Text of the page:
Diagnosed with leukemia at a young age, Vanesa Karaivanova’s story is one of resilience and enduring spirit. Now 24, she not only dances through life but also uses her experiences to advocate for others facing similar challenges. This interview dives into her story, exploring the lessons learned, the unwavering support she found, and the goals that continue to fuel her passion.

What is your name? How old are you? Where are you from?

I am Vanesa Karaivanova. I am 24 years old and I’m from Sofia, Bulgaria.

leukemia survivor Vanesa

What’s your diagnosis?

Acute lymphoblastic leukemia

How and when did you find out about your diagnosis?

After a long time of feeling exhausted and having pain in the muscles and the whole body, I was diagnosed with acute lymphoblastic leukemia at the age of 7.

What has the cancer experience taught you?

The cancer treatment experience taught me to never take for granted the life I have, to enjoy such simple things like the warmth of the sun, the scent of nature, and the time with my friends and family. It also taught me a nice dark humor, which I think is essential to overcome even the most painful situations in life 🙂

Another thing that I learned from my cancer experience is to always follow my heart and take risks.

None of us actually knows how much time left we have, so I really want to try everything I was dreaming about when I was in the hospital.

What helped you the most during the treatment process?

What helped me the most during the treatment was the love and care from my family. I also never stopped dreaming of coming back to life and doing all the things I used to love before the treatment. As soon as I finished treatment, I started taking ballet classes.

survivor of leukemia Vanesa From Europe

What has changed in your life since your cancer diagnosis?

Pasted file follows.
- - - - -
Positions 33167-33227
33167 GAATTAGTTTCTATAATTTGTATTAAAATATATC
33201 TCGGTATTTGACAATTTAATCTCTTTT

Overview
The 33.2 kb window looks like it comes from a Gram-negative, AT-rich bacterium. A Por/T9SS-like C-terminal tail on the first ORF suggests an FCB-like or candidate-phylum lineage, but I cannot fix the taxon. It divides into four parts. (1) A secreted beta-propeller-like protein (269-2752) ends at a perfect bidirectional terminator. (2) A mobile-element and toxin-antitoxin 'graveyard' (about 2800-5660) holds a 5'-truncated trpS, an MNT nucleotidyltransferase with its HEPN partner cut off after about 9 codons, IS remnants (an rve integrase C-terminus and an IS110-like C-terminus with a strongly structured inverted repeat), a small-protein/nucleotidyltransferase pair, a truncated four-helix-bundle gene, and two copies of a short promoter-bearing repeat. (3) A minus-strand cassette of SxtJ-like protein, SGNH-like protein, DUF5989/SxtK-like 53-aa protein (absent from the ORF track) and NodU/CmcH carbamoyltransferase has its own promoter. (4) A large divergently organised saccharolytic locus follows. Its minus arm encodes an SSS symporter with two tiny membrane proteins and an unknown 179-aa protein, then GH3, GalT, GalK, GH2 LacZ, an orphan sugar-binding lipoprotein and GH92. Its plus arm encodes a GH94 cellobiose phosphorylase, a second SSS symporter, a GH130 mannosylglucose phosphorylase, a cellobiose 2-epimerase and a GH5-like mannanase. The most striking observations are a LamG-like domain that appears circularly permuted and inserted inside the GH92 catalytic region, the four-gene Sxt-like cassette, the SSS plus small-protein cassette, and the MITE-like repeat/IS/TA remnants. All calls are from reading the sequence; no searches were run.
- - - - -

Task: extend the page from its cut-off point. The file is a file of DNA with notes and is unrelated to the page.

The cancer experience gave me the aim to help other cancer patients during their treatment. I want all children and adolescents with cancer to know that they’re not alone in their battle. I really want to contribute to a better future for both patients and survivors in my country and in all of Europe. Addressing the unique challenges of puberty cancer is essential in this mission.

After my cancer diagnosis, I also met a lot of other cancer survivors, some of them are my best friends till now.

If you were to meet yourself the day you heard a diagnosis, what would you say to your younger self?

If I were to meet myself the day I heard a diagnosis, I would probably tell myself that I will be able to follow all my dreams and live my life to the fullest. I would also tell myself that the life after diagnosis and later after treatment will be difficult.

Nevertheless one day the pain and tears will fade away and I will give all my love and strength for the children who are now on the same path.

What do you do in your free time?

I love dancing. In my free time I am always searching for a new dance class to enroll in.

What do you need/want to have a crash course in?

I would like to take a crash course in cooking. I think cooking for your friends and family is a great way to express your love and care.

However, a lot of my experiments with cooking ended in disaster. A common mistake is to put salt in muffins. :0

What is the best piece of advice you’ve ever received?

That we should love people as they are, not as what we want them to be.

What is your favorite motto in life?

It’s a quote from the film “Amelie” -” So, little Amelie, your bones aren’t made of glass. You can take life knocks”.

survivor of leukemia from Bulgaria

What makes you instantly light up?

What makes me instantly light up are the children’s smiles. Also, my brother.

What personal goal would you like to achieve next?

My personal goal is to get my Master’s degree in Children’s Psychology, which I started a few months ago.

What in your life do you feel most grateful for?

First of all, I feel very grateful for my family and friends.

Second, I feel very grateful for having the chance to have a beautiful life after cancer.

Unfortunately, not all of the patients have this chance, which is my biggest pain.

Which app do you use the most on your phone?

For sure it’s Instagram. I really enjoy being able to communicate and feel closer to my friends who live far from me.